But integration also turns up in a further guise with people enquiring couldn’t I integrate your SFBT with my Narrative Therapy or my Motivational Interviewing or my CBT? And the answer really, if we are being careful in our thinking, is ‘no you can’t’. All of the therapies highlighted here are problem-focused approaches. All of them are interested in the problem. All of them invite the client, in their very different ways, to reflect upon the problem. They all assume that the problem has meaning which SFBT does not. Problem focused approaches are fundamentally and radically different from the Solution Focused approach. In SFBT we think about the process of change differently, we listen to the client differently, we conceptualise differently. So if we were to work in a problem focused way and were to think about the client in that way, then any ‘solution focusedness’ disappears, indeed even the seeming solution focused techniques that the worker thought that they were using, are transformed and changed by the context within which they are being deployed. Part of the definition of a technique lies in the context of intention within which it is used. If that context of intention is problem focused, then the seeming solution focused technique becomes a problem-focused technique. What we are left with therefore is not an integration but a worker using techniques that are drawn from the solution focused literature in the midst of a problem focused piece of work thereby turning them into problem-related techniques. I remember many years ago a course participant, who had initially been highly sceptical regarding the usefulness of SF, returning for a follow-up session and enthusing. The basis for his new-found enthusiasm was a clinical experience that he had. He was seeing a client who had been, in his words, ‘denying that she was using heroin’. What he reported was that ‘I used one of your scale questions with her and it forced her to admit that she was using. Brilliant!’. Using a scale question to force anyone to admit anything means that the question is no longer a solution focused scale question. It is a ‘forcing to admit question’ which could never be the purpose of any solution focused question. The question is therefore no longer a solution focused scale question. It is something else. Work seems to me to be either problem focused or solution focused and it really can’t be a bit of both.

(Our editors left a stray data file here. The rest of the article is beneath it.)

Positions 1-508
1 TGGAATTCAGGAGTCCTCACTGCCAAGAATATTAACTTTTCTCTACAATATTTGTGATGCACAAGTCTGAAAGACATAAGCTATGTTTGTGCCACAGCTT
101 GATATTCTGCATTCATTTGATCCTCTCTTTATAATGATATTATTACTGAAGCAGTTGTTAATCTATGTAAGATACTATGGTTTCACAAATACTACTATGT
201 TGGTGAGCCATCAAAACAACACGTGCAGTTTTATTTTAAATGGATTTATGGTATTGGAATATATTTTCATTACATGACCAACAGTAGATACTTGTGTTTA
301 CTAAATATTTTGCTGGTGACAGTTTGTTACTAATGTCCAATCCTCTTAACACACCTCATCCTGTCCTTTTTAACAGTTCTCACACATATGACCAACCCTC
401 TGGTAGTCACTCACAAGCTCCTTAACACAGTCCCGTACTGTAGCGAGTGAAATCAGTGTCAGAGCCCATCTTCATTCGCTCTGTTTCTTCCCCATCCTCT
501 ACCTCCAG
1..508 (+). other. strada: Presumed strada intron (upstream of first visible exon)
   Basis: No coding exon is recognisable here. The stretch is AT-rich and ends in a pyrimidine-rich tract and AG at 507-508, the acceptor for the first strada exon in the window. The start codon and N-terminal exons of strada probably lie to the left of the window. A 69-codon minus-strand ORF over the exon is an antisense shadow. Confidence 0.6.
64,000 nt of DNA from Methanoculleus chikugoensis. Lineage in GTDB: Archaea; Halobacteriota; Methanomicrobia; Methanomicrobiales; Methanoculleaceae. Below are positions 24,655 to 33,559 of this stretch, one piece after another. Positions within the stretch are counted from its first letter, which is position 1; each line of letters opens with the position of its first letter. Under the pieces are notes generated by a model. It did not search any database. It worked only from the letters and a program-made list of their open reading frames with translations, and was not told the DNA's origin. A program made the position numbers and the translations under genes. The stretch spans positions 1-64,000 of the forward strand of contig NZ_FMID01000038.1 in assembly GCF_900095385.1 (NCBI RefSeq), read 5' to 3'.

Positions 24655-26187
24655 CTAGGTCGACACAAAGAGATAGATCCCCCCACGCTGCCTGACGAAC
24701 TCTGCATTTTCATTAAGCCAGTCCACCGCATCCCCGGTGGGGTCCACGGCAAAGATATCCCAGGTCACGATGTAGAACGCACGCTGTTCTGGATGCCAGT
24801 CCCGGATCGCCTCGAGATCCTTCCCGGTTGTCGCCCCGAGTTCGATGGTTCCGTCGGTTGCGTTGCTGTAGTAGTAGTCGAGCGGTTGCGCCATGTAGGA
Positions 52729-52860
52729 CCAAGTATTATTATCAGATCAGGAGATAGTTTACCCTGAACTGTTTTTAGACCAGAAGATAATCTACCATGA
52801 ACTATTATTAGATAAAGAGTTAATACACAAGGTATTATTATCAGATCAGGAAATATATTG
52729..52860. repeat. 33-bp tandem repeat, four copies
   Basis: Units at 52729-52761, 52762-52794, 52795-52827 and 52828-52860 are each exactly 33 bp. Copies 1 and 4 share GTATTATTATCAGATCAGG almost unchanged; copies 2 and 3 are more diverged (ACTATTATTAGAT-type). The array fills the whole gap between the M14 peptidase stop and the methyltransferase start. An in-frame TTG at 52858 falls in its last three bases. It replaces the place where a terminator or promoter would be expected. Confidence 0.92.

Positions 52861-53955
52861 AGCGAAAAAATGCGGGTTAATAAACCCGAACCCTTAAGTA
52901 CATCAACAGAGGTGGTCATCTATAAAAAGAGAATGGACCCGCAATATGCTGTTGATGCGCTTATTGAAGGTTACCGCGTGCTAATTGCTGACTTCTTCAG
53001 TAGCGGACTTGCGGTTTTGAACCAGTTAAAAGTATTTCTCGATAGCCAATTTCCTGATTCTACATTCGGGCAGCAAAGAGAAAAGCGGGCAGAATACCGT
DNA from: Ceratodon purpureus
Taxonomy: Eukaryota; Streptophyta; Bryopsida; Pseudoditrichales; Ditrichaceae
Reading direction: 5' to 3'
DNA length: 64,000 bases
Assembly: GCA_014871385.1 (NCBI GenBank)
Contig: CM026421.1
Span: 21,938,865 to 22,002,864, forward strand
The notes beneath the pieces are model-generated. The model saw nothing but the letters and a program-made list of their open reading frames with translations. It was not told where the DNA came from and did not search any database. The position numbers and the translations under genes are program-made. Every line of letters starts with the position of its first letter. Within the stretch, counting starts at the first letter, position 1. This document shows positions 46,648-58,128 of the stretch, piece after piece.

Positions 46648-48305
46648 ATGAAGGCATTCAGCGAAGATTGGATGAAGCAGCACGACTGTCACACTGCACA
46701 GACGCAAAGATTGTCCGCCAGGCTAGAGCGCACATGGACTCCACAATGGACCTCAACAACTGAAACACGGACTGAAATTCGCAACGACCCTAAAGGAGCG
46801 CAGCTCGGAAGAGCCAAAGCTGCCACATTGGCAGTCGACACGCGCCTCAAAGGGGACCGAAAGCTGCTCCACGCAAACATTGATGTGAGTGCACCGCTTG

Adopting a solution focused approach is a radical decision, a radical choice and part of the definition lies in the way that we listen and the ideas that we hold about our client and these ways are antithetical to the sort of listening that is involved in assessing and evaluating the client’s situation in order to make a decision about what sort of technique to use next. So the common sense ideas that people bring about integration, about toolboxes don’t work; they tend to collapse under closer examination.